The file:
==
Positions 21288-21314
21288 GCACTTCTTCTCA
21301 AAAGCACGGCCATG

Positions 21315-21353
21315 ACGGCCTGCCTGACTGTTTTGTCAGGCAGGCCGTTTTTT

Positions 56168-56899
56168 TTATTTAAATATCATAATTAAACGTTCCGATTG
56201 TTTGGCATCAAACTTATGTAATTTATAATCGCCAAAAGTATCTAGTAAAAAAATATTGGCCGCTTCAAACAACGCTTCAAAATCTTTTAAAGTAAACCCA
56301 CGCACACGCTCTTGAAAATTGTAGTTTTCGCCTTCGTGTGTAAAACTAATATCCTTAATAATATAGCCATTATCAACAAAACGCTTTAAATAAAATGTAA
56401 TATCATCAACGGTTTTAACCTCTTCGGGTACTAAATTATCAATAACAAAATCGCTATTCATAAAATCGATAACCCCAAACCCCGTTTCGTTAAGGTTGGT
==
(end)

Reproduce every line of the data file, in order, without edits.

Positions 21288-21314
21288 GCACTTCTTCTCA
21301 AAAGCACGGCCATG

Positions 21315-21353
21315 ACGGCCTGCCTGACTGTTTTGTCAGGCAGGCCGTTTTTT

Positions 56168-56899
56168 TTATTTAAATATCATAATTAAACGTTCCGATTG
56201 TTTGGCATCAAACTTATGTAATTTATAATCGCCAAAAGTATCTAGTAAAAAAATATTGGCCGCTTCAAACAACGCTTCAAAATCTTTTAAAGTAAACCCA
56301 CGCACACGCTCTTGAAAATTGTAGTTTTCGCCTTCGTGTGTAAAACTAATATCCTTAATAATATAGCCATTATCAACAAAACGCTTTAAATAAAATGTAA
56401 TATCATCAACGGTTTTAACCTCTTCGGGTACTAAATTATCAATAACAAAATCGCTATTCATAAAATCGATAACCCCAAACCCCGTTTCGTTAAGGTTGGT